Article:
2. 2. interface Ethernet0/3!interface Ethernet0/4!interface Ethernet0/5!interface Ethernet0/6!interface Ethernet0/7!ftp mode passivepager lines 24logging asdm informationalmtu outside 1500mtu inside 1500icmp unreachable rate-limit 1 burst-size 1no asdm history enablearp timeout 14400global (outside) 1 interfacenat (inside) 1 0.0.0.0 0.0.0.0timeout xlate 3:00:00timeout conn 1:00:00 half-closed 0:10:00 udp 0:02:00 icmp 0:00:02timeout sunrpc 0:10:00 h323 0:05:00 h225 1:00:00 mgcp 0:05:00 mgcp-pat 0:05:00timeout sip 0:30:00 sip_media 0:02:00 sip-invite 0:03:00 sip-disconnect 0:02:00timeout sip-provisional-media 0:02:00 uauth 0:05:00 absolutetimeout tcp-proxy-reassembly 0:01:00dynamic-access-policy-record DfltAccessPolicyhttp server enablehttp 192.168.1.0 255.255.255.0 insideno snmp-server locationno snmp-server contactsnmp-server enable traps snmp authentication linkup linkdowncoldstartcrypto ipsec security-association lifetime seconds 28800crypto ipsec security-association lifetime kilobytes 4608000telnet timeout 5ssh timeout 5console timeout 0dhcpdauto_config outside!dhcpd address 192.168.1.5-192.168.1.36 insidedhcpd enable inside!threat-detection basic-threathttp://www.router-switch.com/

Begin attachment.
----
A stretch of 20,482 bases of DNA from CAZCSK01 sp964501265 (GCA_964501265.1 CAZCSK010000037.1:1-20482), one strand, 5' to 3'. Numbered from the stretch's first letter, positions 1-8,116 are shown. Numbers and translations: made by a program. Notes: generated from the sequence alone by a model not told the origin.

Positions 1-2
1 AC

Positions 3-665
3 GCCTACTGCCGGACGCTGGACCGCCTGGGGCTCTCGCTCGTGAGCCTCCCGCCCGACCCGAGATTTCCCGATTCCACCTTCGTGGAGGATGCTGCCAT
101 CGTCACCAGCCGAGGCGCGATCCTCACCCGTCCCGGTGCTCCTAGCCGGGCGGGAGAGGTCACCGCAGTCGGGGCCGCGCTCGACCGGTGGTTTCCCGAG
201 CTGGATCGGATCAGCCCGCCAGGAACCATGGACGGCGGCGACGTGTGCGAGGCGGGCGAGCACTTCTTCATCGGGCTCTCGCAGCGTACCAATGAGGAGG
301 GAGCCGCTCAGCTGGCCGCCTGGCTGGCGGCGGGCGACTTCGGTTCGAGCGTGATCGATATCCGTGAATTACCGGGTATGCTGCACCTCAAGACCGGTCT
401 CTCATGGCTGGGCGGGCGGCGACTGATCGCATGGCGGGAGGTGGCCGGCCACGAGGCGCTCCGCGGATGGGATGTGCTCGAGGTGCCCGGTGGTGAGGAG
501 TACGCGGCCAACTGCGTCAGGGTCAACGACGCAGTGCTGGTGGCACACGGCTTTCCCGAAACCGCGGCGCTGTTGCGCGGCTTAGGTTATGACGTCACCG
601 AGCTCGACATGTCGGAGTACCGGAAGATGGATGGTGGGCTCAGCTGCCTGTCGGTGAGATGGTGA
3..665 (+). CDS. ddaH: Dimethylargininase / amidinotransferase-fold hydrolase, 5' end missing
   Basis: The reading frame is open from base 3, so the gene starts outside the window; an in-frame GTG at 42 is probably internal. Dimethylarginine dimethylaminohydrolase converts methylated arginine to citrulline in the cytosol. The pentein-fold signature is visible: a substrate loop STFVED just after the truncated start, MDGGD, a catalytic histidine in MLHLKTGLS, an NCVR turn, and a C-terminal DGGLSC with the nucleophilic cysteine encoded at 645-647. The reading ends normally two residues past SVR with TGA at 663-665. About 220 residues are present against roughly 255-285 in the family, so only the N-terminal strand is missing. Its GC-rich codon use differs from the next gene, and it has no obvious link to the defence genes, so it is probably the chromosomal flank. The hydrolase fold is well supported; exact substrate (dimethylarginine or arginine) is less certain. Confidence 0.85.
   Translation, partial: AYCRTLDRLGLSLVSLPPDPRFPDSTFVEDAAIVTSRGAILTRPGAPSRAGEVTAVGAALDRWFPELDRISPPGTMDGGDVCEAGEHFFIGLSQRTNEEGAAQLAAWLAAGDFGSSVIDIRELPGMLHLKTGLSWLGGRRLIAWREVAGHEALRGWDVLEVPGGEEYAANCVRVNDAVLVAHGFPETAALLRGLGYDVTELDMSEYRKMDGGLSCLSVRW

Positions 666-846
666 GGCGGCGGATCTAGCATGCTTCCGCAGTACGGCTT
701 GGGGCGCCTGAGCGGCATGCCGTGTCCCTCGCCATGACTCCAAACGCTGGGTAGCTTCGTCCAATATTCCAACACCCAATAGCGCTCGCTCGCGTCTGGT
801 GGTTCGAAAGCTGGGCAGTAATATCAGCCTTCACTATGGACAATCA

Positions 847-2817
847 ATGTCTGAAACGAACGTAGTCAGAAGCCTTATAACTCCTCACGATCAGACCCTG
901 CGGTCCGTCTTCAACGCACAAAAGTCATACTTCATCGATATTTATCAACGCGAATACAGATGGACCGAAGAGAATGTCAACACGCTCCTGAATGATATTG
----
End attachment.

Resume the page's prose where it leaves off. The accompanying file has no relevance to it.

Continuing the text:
3. 3. threat-detection statistics access-listno threat-detection statistics tcp-interceptwebvpn!class-mapinspection_defaultmatch default-inspection-traffic!!policy-map type inspect dnspreset_dns_mapparametersmessage-length maximum 512policy-map global_policyclass inspection_defaultinspect dnspreset_dns_mapinspect ftpinspect h323 h225inspect h323 rasinspect rshinspect rtspinspect esmtpinspect sqlnetinspect skinnyinspect sunrpcinspect xdmcpinspect sipinspect netbiosinspect tftpinspect icmp!service-policyglobal_policy globalprompt hostname contextCryptochecksum:d41d8cd98f00b204e9800998ecf8427e: endciscoasa#The first step in upgrading the ASA software, assuming that the systemrequirments are met, is copying down the Operating System image. This can bedone by first placing the new image on a tftp server and issuing a command on theASA that is similar to the one below.ciscoasa(config)# copy tftp://192.168.1.3/asa842-k8.bin flash://enter accepts what is in bracketsAddress or name of remote host [192.168.1.3]?Source filename [asa842-k8.bin]?http://www.router-switch.com/